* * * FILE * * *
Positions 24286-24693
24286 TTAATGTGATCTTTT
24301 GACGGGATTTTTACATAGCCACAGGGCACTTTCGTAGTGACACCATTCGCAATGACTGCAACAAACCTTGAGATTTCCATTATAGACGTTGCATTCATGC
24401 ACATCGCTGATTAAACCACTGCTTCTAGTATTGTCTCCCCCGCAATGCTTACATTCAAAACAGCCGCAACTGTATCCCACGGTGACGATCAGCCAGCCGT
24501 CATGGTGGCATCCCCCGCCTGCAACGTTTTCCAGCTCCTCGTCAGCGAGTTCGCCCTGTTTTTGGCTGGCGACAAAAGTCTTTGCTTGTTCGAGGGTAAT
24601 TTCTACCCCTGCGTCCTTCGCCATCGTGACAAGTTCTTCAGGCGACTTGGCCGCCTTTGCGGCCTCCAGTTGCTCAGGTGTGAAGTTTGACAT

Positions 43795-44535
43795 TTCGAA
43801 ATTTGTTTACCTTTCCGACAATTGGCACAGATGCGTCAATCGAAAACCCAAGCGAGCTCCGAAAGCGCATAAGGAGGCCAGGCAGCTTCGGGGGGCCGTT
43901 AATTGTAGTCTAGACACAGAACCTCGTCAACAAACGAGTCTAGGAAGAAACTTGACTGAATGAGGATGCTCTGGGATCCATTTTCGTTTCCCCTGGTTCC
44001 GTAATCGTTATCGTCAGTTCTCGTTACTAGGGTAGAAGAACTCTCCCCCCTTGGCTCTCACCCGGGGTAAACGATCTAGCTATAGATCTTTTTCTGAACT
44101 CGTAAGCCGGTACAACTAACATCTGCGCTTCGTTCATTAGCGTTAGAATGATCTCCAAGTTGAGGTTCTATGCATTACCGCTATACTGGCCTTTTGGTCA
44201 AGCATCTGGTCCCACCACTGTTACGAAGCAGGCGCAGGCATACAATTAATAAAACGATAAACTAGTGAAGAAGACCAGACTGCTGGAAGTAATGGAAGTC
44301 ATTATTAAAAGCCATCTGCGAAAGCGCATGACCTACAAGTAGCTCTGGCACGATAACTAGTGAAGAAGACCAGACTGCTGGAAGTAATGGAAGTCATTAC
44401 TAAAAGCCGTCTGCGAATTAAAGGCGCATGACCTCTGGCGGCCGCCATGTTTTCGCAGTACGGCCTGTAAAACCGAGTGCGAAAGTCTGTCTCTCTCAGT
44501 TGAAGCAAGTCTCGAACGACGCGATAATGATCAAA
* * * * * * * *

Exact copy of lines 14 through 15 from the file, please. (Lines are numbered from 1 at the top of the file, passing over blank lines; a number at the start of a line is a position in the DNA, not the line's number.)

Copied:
44301 ATTATTAAAAGCCATCTGCGAAAGCGCATGACCTACAAGTAGCTCTGGCACGATAACTAGTGAAGAAGACCAGACTGCTGGAAGTAATGGAAGTCATTAC
44401 TAAAAGCCGTCTGCGAATTAAAGGCGCATGACCTCTGGCGGCCGCCATGTTTTCGCAGTACGGCCTGTAAAACCGAGTGCGAAAGTCTGTCTCTCTCAGT